Pete and Gerry's Organics markets its Nellie's brand of eggs as "free range." At least according to the allegations in the false advertising lawsuit against the company, Nellie's hens are actually crammed into overcrowded sheds and have little or no access to outdoor space. Nellie's moved to dismiss, arguing that the claim is either not misleading or is non-actionable puffery. Does Nellie's have any hope of getting out of this case early -- or are the company's arguments simply not what they're cracked up to be?
Under New York law, in order to state a claim for false advertising, the plaintiff must sufficiently allege that the advertiser engaged in consumer-oriented conduct, that is materially misleading, and that caused injury to the plaintiff. In order for an advertising claim to be misleading, it must be "likely to mislead a reasonable consumer acting reasonably under the circumstances." This means that a "significant portion of the general consuming public or of targeted consumers, acting reasonably in the circumstances, could be misled." And, in making the determination of whether a claim is misleading, "context is critical."
Statements that are mere puffery are not actionable, however. Puffery is an "exaggeration or overstatement expressed in broad, vague, and commendatory language." In other words, puffery is generally a statement of opinion, that is neither provable nor disprovable, that consumers would not reasonably rely on when making a purchasing decision.
How does Nellie's advertise its "free range" eggs? According to the plaintiff, Nellie's claims that its hens "can peck, perch, and play on plenty of green grass." Its website features images of hens roaming outdoors alongside statements such as, "Our happy hens are free to roam and strut throughout their wide open pasture." Nellie's also claims on its website that "Being free-range means that during most times of the day and year, our hens are free to roam outside as they please." In one YouTube video, Nellie's shows its hens roaming in an open meadow, with narration explaining that "free-range hens get to live their lives like real hens, with access to pasture every day in good weather."
What does the plaintiff allege is really happening? She says that the hens are "crammed" into overcrowded sheds 20,000 at a time -- "like an overcrowded warehouse" -- with little or no access to outdoor space. She argued that, notwithstanding Nellie's representations, the hens are not generally able to roam outdoors.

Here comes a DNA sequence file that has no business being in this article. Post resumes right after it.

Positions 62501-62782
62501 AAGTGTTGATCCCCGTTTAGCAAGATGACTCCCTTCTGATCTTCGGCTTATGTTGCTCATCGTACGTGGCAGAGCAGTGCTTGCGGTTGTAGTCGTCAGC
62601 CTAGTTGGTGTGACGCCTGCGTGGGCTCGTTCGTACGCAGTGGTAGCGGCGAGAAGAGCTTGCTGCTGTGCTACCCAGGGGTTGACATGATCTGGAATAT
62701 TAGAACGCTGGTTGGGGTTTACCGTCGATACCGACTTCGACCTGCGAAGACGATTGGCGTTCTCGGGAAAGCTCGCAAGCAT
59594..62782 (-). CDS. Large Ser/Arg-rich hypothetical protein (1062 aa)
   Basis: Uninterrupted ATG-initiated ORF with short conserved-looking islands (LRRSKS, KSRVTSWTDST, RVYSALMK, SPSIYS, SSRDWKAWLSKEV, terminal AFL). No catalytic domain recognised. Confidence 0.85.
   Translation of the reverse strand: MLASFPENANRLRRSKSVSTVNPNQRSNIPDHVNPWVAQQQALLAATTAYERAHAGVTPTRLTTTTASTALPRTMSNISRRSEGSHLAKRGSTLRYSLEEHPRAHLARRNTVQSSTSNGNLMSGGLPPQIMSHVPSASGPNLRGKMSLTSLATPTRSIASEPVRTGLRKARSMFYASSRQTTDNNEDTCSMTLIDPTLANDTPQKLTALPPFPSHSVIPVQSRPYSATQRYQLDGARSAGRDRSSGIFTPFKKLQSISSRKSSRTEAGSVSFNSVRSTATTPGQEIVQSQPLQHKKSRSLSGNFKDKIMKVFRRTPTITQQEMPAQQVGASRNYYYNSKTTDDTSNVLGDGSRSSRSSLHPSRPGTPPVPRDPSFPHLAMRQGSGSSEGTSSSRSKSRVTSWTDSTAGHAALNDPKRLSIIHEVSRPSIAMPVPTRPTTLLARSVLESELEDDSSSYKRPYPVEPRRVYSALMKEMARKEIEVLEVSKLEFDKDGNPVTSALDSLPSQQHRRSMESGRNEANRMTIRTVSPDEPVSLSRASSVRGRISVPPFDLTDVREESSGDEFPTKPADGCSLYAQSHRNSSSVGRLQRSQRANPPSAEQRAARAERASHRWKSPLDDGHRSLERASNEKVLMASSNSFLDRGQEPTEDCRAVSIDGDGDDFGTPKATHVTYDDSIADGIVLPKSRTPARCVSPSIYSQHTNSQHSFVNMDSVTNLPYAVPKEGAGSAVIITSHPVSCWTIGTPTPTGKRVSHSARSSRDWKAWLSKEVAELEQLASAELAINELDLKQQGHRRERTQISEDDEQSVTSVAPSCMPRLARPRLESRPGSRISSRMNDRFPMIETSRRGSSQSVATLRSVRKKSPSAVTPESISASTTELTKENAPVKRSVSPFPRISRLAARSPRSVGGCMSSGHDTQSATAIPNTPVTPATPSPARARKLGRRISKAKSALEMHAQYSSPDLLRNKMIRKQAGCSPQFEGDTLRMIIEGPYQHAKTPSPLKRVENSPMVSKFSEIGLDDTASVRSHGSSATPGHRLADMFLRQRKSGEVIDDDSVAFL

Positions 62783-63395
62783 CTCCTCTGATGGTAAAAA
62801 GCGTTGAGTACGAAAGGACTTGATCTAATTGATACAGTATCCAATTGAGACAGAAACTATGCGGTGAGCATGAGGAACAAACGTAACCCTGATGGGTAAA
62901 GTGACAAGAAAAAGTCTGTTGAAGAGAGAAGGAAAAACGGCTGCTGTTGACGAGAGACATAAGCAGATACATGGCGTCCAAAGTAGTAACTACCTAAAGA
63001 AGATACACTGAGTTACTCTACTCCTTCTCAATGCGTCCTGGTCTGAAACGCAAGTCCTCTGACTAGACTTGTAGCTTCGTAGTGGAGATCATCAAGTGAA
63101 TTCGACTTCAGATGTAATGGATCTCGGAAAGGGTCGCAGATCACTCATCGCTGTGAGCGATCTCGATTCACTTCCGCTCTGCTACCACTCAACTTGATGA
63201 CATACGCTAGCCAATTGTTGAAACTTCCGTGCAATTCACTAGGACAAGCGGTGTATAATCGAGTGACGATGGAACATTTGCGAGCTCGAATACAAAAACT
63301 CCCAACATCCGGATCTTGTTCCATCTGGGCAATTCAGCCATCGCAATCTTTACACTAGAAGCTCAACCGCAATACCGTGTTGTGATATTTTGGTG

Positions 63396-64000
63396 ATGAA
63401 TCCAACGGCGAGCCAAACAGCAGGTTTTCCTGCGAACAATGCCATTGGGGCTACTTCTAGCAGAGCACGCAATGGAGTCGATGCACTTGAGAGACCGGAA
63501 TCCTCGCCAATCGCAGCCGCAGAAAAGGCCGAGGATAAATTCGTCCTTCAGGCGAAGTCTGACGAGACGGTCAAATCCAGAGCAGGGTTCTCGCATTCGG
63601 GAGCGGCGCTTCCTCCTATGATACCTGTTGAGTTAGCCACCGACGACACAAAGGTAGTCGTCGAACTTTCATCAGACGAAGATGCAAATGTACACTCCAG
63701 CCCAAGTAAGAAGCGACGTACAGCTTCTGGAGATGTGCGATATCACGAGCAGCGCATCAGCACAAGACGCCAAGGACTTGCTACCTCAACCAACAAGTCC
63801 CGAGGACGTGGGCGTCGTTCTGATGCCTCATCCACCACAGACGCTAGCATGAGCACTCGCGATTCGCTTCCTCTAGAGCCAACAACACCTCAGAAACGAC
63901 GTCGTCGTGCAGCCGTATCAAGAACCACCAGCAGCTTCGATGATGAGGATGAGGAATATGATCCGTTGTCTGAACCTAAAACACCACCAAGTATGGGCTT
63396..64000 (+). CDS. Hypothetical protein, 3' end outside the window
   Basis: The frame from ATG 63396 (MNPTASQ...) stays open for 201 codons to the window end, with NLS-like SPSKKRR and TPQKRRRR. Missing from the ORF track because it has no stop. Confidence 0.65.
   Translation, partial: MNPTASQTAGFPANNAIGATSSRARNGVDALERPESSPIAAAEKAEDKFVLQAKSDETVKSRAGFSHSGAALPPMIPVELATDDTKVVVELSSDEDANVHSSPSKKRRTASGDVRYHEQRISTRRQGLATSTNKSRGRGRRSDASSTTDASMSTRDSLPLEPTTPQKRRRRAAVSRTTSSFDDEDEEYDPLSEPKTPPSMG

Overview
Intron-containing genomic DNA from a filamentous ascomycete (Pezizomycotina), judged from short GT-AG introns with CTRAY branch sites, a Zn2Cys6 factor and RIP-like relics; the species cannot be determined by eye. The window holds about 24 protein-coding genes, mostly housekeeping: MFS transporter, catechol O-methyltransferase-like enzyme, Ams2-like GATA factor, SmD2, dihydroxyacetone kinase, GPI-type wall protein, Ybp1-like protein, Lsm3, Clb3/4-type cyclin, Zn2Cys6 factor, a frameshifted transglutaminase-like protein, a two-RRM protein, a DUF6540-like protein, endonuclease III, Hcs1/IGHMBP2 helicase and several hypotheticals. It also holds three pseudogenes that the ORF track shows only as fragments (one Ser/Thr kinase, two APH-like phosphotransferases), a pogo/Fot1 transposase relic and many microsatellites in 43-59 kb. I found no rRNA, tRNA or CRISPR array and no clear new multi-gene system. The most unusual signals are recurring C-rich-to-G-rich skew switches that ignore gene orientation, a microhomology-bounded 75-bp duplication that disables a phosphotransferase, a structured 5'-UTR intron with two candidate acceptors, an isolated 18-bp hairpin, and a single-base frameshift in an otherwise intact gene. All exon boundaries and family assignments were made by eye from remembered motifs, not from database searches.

In support of its motion to dismiss, Nellie's argued that its advertising claims are truthful because its farming practices meet the "Certified Humane Free Range" qualifications. The court rejected this argument, however, saying that "free range" is not just used as part of a claim about a certification, but is used as a standalone phrase. The court held, "it is plausible a reasonable consumer would not understand 'free-range eggs' to convey that Nellie's eggs meet the 'Certified Humane' standard."
The court also didn't buy Nellie's argument that the phrase "free range" is non-actionable puffery. At least for purposes of the motion to dismiss, not surprisingly, the court accepted the plaintiff's argument that the "free range" is "an affirmative claim about a product's qualities -- i.e., that the eggs were produced by hens with extended access to indoor and outdoor space." Therefore, it's not an exaggerated or hyperbolic statement which consumers would not rely on when making a purchasing decision.
But what about the Certified Humane certification? Why wasn't that enough? If an independent third party has certified the company's eggs as being "free range," isn't that all the substantiation that the company needs for its "free range" claim? Not necessarily. Ultimately, the advertiser is responsible for the claims that consumers reasonably understand to be conveyed by the advertising. If consumers' understanding of the meaning of "free range" is different from what the certification standards require, then having that certification isn't likely going to provide sufficient substantiation for the claim. As the FTC states in its Green Guides, "Third-party certification does not eliminate a marketer's obligation to ensure that it has substantiation for all claims reasonably communicated by the certification."
Mogull v. Pete and Gerry's Organics, 2022 WL 602971 (S.D.N.Y. 2022).
"exaggeration or overstatement expressed in broad, vague, and commendatory language"